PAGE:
Digital technology is also being used to support business in sport, so our second section deals specifically with this aspect of sport digitisation. For example, Internet technologies are being used in various ways to support activities in business, though little has been written about the adoption and use of such technologies by sporting clubs. In Chapter 13: A framework for the adoption of the Internet in local sporting bodies: A local sporting association example, Bingley and Burgess explore Internet adoption in local sporting bodies and the impact on clubs and volunteers. They present a framework that traces the adoption of an Internet application from initial knowledge of the application, through the decision to adopt, and eventual confirmation of the usefulness of the application by continuance/ discontinuance of its use. They apply the framework to the adoption of an Internet application by a local cricket association in Australia, finding that the framework provides a useful means to classify the events that lead to the eventual adoption/ non-adoption of a particular innovation.

    Not only is the Internet being used for operational activities in sporting clubs, but in the domain of sport, it is increasingly being used to engage with distant fans. Globalisation and advances in communications technology have expanded the potential marketplace for professional teams, creating fan bases of millions of people who can indirectly consume sport via television and/ or the Internet. Kerr refers to these foreign consumers as ‘satellite supporters’. In Chapter 14, Online questionnaires and interviews as a successful tool to explore foreign sports fandom, Kerr explores the team identification of satellite supporters, and demonstrates how online research methods can contribute to sports fan research, particularly with regards to distant participants. He adopts a case study approach using mixed methods (including questionnaires and semi-structured interviews in an online environment) to study supporters of the Australian Football League from the Australian Football Association of North America; supporters of Ajax F.C. from Ajax USA; and supporters of Liverpool F.C from Liverpool F.C.’s Association of International Branches. Kerr concludes that mixed methods can be successfully employed online to explore fandom.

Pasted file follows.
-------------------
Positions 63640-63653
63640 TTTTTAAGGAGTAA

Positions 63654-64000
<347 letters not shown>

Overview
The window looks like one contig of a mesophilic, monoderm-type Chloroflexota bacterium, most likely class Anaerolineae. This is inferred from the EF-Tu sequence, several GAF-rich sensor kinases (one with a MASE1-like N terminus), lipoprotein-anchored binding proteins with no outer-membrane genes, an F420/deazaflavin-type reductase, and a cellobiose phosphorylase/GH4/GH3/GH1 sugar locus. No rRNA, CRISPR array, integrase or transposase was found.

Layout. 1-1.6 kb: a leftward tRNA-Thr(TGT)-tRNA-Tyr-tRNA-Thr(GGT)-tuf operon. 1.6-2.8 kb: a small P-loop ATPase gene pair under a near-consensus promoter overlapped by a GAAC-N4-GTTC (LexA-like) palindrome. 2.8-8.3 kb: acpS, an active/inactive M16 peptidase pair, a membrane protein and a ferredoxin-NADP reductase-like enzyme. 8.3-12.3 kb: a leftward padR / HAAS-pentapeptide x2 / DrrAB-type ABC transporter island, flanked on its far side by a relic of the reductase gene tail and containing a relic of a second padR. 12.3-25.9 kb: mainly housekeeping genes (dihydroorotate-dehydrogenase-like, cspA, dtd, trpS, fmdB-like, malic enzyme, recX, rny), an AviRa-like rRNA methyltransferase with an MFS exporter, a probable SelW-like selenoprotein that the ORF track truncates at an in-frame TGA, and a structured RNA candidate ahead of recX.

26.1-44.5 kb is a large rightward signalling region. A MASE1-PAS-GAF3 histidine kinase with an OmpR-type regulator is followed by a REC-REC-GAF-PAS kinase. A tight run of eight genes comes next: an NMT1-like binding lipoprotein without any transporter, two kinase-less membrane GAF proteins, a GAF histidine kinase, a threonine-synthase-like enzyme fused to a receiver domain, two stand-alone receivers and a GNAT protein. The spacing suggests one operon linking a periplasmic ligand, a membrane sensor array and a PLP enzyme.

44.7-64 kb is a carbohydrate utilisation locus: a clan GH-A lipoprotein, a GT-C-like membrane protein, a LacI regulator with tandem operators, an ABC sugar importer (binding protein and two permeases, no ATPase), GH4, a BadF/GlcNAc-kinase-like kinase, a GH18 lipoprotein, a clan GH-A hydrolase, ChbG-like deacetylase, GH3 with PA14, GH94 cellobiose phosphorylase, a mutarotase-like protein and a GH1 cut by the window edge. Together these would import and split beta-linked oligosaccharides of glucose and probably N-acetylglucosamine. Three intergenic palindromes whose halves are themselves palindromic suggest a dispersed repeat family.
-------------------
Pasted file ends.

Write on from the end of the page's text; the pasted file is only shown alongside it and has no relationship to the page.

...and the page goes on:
Technology is also being used in the arts. Physical museums possess several limitations including the constraints of time, space and interaction channels. To address these constraints, digital museums are being developed with the aid of computer technologies and other advanced information technologies. However, even here there are limitations including the over-reliance on static demonstrations, poor virtual simulation, low rendering quality, and an overall lack of interaction with users. These weaknesses are particularly problematic when it comes to presenting a digital museum for something as complex as the Olympic Games. Indeed, all of the aforementioned limitations are evident in the current digital Olympic museum. Using virtual reality, He, Pan, Pan and Liu take this a step further to create a Virtual Digital Olympic Museum (VDOM) (Chapter 15). In this chapter, the authors discuss the design of the VDOM, its relationship to virtual reality, the use of digital networks and related technologies, as well as the improved experience created for users. What is special about their application is that the VDOM captures the dynamic elements necessary to present the Olympics. It extends the main functionalities of the traditional physical Olympic museum by combining sports, humans, entertainment and education. He, Pan, Pan and Liu propose solutions for digital-museum oriented data storage and retrieval, modelling and rendering of the digital museum, the virtual demonstration of sports and virtual humans, as well as virtual reality based sports simulation.